Guest post by a student/journalist at Southern Nazarene University who interviewed our intern, Jasmine, in Oklahoma City.
The SPEAK theme house - a “theme house” for women who are passionate about fighting human trafficking at Southern Nazarene University - has partnered with 18 year old freshman, Jasmine Abraham to host the first Stop the Traffic Fashion at Herrick Auditorium on March 27th at 7:00 p.m..
Different stores and boutiques from all around Oklahoma City have volunteered their Spring styles for men, women, and children to be featured. In addition to the show, there will be entertainment, refreshments, and prizes. Pay $10 online or at the door – you won’t want to miss this!
I had the privilege of interviewing Jasmine Abraham and asked her more about her involvement with the anti-human trafficking movement. Jasmine first found out about human trafficking in November of 2011, and since then, she has been working to spread awareness and raise money for different organizations that combat trafficking. Last year, Jasmine held the Stop The Traffic benefit concert at her high school for two anti-human trafficking organizations, No Boundaries International and Beautiful Dream Society. This year, she wanted to try something “a bit different.” All proceeds made at the Stop The Traffic Fashion Show will benefit “She’s Somebody’s Daughter” an organization that confronts sexual exploitation at all levels.
Many people have asked why SPEAK is hosting a fashion show, since most people associate fashion shows as just another way to “exploit women.” When asked “how is being a model contributing to the hope for those who are human trafficked,” Rebekah Jeong, who is part of the SPEAK house, shared her thoughts and said, “usually models are looked at as objects, as objects of desire rather than being looked as humans. This is a representation of how victims of human trafficking are looked at. With these models at SNU walking the runway, we want to point out that instead of looking at models as objects, that we can look at them with love and compassion. These models walking the runway are symbolizing that we will not look at these victims as objects, but as our brothers and sisters.”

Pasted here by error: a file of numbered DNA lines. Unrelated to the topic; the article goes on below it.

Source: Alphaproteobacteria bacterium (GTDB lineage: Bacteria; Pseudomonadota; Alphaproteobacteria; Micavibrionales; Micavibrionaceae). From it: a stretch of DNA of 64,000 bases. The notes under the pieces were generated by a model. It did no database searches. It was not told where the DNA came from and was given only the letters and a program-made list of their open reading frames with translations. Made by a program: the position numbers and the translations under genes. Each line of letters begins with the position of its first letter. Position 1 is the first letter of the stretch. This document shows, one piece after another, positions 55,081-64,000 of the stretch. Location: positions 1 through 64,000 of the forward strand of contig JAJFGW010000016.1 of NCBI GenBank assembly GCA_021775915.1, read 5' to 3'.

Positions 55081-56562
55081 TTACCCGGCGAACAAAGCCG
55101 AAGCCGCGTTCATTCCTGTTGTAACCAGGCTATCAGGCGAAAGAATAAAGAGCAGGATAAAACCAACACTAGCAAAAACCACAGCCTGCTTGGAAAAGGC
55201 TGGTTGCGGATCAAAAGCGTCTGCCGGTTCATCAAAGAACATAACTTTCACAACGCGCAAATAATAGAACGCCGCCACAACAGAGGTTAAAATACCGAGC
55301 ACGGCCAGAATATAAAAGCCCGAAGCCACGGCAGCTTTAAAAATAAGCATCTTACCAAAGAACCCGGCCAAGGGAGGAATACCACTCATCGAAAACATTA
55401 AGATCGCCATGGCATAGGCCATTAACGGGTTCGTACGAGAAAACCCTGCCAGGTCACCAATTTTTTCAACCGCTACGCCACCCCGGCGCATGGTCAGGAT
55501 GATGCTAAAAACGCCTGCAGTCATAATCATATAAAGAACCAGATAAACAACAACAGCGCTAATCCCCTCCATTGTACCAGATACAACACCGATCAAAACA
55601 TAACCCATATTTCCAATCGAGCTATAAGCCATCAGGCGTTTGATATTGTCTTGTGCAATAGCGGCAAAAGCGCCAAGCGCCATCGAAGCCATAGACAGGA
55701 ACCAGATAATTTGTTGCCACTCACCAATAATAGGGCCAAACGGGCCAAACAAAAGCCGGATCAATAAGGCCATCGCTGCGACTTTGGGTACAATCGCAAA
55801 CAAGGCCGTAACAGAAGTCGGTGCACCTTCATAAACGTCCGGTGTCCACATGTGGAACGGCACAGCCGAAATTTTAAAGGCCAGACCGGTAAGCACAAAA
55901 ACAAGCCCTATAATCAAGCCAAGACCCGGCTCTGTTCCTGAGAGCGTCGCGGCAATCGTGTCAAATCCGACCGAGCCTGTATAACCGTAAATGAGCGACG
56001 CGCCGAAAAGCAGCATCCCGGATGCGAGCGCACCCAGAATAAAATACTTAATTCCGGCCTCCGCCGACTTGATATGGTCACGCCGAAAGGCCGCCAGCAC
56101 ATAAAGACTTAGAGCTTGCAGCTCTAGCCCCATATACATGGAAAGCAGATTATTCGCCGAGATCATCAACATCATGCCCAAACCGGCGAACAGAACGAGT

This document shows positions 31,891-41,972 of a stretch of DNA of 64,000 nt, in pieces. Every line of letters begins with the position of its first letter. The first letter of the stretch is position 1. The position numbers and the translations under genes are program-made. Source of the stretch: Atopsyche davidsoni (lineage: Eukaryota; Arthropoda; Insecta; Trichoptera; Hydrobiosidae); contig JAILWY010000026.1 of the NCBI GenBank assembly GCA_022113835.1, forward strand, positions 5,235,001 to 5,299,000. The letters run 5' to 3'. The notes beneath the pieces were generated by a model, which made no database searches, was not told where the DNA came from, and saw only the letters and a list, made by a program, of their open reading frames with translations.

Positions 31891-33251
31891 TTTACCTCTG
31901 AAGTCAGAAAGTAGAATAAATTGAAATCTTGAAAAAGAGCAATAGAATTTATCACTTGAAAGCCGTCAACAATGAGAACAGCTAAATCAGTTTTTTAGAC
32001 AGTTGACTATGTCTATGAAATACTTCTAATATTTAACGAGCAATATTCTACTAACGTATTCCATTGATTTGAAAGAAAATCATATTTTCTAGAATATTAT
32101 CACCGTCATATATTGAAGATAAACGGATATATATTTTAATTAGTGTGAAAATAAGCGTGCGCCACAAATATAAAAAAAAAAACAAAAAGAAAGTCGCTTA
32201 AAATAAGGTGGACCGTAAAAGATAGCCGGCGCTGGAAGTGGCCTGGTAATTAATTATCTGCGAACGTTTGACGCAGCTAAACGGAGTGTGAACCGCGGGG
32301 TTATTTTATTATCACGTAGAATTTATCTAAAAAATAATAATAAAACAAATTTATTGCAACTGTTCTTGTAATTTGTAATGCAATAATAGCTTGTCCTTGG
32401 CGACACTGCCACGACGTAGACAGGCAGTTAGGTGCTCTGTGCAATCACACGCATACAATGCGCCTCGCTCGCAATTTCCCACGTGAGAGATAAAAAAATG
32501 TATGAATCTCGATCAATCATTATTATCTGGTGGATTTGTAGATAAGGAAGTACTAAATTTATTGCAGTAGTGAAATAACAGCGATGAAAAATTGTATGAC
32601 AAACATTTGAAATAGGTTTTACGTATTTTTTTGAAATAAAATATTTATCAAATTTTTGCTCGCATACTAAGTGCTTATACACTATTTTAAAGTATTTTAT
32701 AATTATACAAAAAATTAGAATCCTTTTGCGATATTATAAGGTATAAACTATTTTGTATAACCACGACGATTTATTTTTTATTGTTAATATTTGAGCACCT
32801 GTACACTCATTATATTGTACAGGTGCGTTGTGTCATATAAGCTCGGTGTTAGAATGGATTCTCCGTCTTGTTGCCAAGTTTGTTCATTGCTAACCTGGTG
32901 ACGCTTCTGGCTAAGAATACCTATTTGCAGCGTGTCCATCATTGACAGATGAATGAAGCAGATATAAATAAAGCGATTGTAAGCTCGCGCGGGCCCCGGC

Jasmine’s response to this question has been that,
“When people come to Stop The Traffic, we want them to see that fashion can convey beauty without exploiting men and women. It can show beauty through expression of personality and individualism instead of skin. Usually when we see a model for a magazine or runway, we don’t think about the person behind the clothes. We think about the outfit. With Stop The Traffic, we have many SNU students and faculty as our models to emphasize the fact that they are more than just students or teachers- they are somebody’s daughter, somebody’s son, somebody’s friend.”
From Jasmine, our intern in Oklahoma City:
If you could support this show with your prayers, or if you feel the urge to support us financially, that would help us out tremendously. Both are vital to the success of this show. To donate money to the show, Click the Donations tab and under the dropdown menu, choose “Stop The Traffic Fashion Show.” Your donation is tax-deductible. Thank you so much for your prayers and support!